A proposal by a Wisconsin lawmaker would move the logging trucks off local roads to the interstate and also make them less-pollutant along the way.  U.S. Representative Mike Gallagher has proposed a bill that's gaining traction at the Capitol; the Republican from Green Bay also has the support of the timber industry.

Currently, logging trucks are not allowed on the federal interstate system.  According to an article in the Superior Telegram, that situation often creates both safety concerns along with a check on common sense. The article details the story of one logger - Scott Koerner. Scott shares:

"Very often, we say, 'boy, if we could just jump on the interstate, this would be quite an easy run'.  Sometimes we're paralleling that piece interstate for 60, 70, 80 miles on county roads and state highways, just trying to keep the route still as short as we can."

The situation also brings with it an increase in the potential for disaster.  Often those local routes that loggers are mandated to take brings their fully-loaded trucks through school zones, tight intersections, city streets, and roundabouts; simply put those traffic situations were not designed to handle 80,000-pound-plus trucks carrying a full load.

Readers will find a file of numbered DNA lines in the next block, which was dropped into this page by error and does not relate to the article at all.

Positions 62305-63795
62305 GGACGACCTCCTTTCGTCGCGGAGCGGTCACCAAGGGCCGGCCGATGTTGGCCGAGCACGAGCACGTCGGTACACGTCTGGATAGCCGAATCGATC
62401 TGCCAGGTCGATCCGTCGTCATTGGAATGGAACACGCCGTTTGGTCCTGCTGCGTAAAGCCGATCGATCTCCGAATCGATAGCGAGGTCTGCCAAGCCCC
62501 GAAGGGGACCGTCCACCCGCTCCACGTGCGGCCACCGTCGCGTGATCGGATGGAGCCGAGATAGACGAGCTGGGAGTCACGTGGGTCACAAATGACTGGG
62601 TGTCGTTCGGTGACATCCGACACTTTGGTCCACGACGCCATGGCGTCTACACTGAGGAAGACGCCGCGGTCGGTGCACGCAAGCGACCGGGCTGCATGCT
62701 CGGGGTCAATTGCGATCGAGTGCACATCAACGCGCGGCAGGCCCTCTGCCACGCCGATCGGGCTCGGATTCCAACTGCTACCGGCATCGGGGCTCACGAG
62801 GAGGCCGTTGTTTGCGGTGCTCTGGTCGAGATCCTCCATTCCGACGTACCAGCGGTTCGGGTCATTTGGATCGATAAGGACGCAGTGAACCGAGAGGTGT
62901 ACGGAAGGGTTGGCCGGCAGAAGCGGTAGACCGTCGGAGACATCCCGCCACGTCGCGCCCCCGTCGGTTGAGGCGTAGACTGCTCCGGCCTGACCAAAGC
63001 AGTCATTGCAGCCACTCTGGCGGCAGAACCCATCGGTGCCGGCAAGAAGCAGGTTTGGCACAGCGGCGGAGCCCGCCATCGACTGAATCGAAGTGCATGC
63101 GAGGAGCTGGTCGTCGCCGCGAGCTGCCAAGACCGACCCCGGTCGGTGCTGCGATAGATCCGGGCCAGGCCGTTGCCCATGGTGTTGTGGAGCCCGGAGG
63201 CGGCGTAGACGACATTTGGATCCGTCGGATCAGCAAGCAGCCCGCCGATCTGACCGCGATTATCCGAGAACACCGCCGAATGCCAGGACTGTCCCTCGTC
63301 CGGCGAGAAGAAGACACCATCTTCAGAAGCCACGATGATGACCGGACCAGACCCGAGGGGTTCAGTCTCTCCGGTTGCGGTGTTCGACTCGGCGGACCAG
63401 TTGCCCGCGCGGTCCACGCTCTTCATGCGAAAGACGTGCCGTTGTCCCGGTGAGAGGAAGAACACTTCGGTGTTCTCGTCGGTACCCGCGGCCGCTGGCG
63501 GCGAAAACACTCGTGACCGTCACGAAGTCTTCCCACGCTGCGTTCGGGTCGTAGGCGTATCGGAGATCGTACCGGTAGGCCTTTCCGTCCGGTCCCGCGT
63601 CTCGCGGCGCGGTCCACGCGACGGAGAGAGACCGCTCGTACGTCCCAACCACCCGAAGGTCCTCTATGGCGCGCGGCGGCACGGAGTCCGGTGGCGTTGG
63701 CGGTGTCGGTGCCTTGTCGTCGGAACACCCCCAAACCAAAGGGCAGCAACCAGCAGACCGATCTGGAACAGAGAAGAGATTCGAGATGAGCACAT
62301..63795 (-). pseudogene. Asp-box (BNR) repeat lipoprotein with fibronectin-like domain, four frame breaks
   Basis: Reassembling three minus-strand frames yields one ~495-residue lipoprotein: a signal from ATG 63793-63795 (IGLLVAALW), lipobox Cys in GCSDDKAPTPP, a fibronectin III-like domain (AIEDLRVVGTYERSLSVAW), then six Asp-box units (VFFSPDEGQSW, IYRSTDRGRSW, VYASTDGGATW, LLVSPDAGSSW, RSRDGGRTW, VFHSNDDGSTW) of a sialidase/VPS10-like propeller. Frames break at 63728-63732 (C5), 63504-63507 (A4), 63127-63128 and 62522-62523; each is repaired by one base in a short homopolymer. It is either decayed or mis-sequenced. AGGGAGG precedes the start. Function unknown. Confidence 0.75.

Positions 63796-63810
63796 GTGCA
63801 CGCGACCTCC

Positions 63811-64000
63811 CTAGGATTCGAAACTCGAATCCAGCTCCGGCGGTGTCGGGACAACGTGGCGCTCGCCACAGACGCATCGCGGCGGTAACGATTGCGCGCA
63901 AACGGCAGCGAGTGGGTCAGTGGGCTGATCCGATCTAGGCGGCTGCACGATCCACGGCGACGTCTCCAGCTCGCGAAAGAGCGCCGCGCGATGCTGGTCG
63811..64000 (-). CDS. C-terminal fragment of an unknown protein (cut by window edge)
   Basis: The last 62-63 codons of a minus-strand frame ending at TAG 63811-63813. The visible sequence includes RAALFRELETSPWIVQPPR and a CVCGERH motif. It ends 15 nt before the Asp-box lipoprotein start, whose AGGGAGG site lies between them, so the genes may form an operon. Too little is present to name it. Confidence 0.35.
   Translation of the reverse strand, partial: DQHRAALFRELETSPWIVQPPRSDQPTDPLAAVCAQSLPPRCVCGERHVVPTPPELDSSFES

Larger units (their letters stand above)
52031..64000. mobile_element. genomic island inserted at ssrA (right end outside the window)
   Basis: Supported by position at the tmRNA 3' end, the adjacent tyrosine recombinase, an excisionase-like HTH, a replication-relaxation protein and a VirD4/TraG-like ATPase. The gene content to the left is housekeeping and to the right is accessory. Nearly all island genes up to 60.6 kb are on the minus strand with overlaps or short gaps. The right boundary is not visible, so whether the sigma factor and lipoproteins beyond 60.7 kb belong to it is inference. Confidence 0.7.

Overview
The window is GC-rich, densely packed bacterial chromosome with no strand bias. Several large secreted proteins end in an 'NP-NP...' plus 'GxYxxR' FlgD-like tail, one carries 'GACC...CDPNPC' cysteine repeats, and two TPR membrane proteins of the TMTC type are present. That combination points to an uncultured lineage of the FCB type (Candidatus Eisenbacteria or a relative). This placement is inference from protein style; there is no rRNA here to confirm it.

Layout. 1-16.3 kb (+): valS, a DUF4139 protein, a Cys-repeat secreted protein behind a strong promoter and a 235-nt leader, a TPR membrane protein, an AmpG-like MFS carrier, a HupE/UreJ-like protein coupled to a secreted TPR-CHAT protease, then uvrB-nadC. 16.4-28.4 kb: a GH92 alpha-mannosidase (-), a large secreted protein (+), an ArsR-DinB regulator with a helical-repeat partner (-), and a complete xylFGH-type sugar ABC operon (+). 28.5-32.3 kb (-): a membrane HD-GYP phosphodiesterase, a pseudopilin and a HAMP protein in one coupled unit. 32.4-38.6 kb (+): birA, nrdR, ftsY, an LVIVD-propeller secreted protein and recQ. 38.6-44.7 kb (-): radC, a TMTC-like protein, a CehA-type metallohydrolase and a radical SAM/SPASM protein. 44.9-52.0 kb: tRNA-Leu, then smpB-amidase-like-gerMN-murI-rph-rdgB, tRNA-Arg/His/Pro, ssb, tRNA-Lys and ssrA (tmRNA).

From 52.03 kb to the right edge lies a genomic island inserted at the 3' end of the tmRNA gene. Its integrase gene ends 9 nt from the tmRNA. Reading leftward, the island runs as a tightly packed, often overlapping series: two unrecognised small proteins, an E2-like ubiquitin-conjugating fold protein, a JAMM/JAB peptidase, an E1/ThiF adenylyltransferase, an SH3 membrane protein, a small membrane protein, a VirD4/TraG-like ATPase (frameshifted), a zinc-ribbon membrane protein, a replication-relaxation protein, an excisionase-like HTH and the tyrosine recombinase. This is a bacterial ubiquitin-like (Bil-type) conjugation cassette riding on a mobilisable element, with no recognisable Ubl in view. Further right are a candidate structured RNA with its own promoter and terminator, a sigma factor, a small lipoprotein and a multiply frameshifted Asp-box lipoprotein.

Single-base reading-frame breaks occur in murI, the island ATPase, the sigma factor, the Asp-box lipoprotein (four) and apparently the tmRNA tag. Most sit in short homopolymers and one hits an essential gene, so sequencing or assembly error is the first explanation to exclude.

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The benefits of allowing logging trucks onto the federal interstate system are many.  That same article in the Superior Telegram shares that "interstate travel would reduce the time....[it takes] by more than 20%." The same study details that fuel consumption would be less - transfering to an energy-savings.  And the safety factor of not having the trucks travel through school zones is immeasurable.

However - as with most things - there is also a down-side.  The article quotes other studies that show an increase in vehicular crashes with logging trucks traveling on the interstate,

This isn't the first time that a proposal like this was floated - but things look improved for its chances this time around.  A similar bill lost out on support back in 2019.

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